Oh! I think I have one though. Before we lost our last cat (may he RIP) the cat was very ill (he was FIV+ and going into liver failure) necessitating a trip to the emergency vet. When he came home on lots of medications and still not feeling well, kitty could barely stand by himself. The dog would stand next to him so that kitty could lean against him and helped him to his water dish and the litter box. He also “stood guard” next to the litter box and helped kitty out (boosting him up with his nose) and would lead him back to his bed (with kitty leaning against him again). The cat had lost most of his fur and was always cold, so he slept under the covers on my bed. The dog also sleeps on my bed, so he would stand on his hind legs and feel around for the “kitty bump” before jumping onto the bed to make sure he didn’t jump on or step on the cat. After kitty passed away, he still felt around for him and would cry when he couldn’t find him (it was so sad. :frowning: The dog ended up on antidepressants for a while during his grieving.)

My dog, I had when I was young, was very intelligent. He was a shepherd/collie mix and he could do all kinds of tricks. He trained very easily. He was so smart he learned to open the gate and walk out and go to the neighbor’s house and open the gate there and let their dog out.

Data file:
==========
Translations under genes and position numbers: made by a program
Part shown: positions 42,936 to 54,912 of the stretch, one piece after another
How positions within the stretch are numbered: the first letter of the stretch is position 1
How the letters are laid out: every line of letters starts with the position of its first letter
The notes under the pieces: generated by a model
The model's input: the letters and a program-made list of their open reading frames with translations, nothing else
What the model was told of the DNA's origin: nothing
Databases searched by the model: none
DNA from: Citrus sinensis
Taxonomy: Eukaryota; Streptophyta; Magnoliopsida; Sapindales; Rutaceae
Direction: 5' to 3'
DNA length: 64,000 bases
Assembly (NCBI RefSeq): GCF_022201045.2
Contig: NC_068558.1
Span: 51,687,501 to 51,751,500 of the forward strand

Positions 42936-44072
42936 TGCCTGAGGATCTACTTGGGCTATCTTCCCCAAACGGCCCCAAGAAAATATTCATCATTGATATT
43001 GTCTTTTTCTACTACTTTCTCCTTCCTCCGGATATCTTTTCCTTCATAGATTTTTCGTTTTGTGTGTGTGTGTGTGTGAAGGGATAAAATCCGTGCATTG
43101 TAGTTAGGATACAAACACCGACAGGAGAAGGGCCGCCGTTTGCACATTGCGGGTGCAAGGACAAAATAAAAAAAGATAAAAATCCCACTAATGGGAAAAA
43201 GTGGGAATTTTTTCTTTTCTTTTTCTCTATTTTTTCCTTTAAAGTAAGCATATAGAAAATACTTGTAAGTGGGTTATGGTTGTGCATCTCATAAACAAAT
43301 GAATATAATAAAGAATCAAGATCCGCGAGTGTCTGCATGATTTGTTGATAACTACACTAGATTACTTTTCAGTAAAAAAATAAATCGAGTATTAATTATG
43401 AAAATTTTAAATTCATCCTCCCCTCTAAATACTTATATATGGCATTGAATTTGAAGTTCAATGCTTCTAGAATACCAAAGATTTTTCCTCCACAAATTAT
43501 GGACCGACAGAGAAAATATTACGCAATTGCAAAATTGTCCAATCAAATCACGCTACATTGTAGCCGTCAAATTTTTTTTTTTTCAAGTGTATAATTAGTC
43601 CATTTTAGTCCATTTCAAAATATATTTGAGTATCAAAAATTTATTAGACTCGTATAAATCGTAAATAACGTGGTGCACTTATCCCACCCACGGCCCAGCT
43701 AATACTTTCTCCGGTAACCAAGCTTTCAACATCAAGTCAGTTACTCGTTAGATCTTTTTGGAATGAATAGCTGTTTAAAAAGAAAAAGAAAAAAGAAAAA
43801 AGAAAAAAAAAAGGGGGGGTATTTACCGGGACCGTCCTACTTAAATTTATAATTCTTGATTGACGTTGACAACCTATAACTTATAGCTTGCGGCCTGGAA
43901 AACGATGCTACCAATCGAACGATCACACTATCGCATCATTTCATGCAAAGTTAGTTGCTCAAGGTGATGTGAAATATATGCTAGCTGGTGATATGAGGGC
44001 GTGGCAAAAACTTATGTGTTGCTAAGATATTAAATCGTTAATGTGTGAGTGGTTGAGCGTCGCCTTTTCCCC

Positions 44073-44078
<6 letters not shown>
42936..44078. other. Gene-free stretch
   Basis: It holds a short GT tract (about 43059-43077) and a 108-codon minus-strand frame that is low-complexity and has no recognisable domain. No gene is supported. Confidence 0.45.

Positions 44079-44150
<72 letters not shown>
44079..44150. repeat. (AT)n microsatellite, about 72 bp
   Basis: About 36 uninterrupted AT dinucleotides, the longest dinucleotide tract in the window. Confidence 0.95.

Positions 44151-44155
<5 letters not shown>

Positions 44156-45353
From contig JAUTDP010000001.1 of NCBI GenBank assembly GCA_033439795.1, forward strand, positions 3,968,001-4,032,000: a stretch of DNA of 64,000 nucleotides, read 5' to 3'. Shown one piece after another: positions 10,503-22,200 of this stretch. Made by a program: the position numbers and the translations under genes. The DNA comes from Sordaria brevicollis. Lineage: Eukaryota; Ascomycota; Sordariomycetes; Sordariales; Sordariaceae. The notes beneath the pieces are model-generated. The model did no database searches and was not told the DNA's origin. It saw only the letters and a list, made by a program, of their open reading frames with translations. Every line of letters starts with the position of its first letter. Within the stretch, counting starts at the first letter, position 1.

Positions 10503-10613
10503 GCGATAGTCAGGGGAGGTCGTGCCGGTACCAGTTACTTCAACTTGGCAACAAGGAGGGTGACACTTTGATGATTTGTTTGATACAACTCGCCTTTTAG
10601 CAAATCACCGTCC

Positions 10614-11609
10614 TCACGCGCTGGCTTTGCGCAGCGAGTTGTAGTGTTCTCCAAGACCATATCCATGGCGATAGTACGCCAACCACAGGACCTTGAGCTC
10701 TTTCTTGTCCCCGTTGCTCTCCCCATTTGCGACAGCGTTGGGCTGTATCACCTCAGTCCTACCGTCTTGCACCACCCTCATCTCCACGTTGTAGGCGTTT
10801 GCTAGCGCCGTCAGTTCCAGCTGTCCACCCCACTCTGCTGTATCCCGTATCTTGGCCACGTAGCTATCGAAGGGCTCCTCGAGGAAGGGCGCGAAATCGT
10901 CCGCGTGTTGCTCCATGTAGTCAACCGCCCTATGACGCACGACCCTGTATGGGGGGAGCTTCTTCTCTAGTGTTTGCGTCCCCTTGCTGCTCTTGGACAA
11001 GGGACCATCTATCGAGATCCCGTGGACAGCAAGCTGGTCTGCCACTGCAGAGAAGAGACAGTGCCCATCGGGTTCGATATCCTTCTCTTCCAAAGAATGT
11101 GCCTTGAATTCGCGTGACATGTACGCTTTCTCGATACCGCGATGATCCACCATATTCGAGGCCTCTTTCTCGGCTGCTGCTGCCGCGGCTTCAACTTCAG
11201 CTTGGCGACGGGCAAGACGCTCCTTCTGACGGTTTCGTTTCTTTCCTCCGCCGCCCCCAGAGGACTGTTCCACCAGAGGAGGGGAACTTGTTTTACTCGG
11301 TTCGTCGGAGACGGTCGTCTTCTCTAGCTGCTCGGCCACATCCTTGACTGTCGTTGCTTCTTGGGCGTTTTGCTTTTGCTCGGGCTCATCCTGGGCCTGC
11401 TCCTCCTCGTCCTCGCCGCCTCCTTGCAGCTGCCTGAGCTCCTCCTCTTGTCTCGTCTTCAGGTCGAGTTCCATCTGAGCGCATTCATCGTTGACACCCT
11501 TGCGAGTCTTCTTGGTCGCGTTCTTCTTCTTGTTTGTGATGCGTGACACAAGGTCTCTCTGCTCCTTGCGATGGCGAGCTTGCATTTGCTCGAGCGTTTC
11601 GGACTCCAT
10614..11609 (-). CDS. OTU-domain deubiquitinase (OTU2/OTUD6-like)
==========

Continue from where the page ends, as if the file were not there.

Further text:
He learned when it snows how to dig snow into a huge pile that would allow him to walk over a five foot fence.

And this intelligent dog, so smart couldn’t seem to get the idea of SKUNK = BAD!!!

Not once, not twice but THREE times in one summer he got skunked. I mean it’s a skunk, it’s not like it’s not clearly marked as such. It’s in black and white, so a dog certainly can see it.

But not this doggie. Did you know dogs can spit? I didn’t till our dog got it right in the face and he was spitting skunk spray. Poor guy you say? No, poor me, I had to clean him up and trust me, skunk smell gets everywhere.

My first dog, a black lab who passed away two years ago of old age, learned the name of all his toys. I bought him loads of sweaky toys and fuzzy toys and chew toys. Each time I gave one to him I would give it a name (spiny ball, purple monster, etc.) I tested him numerous times on the names by having all the toys in one room, calling him into the room where I was (out of his line of site) and telling him which toy I wanted. I would go through a list of a dozen or so and he did it correctly every time. Also, two of the toys were exactly alike in shape but one was yellow and one was purple and he knew the difference (they must have smelled different.)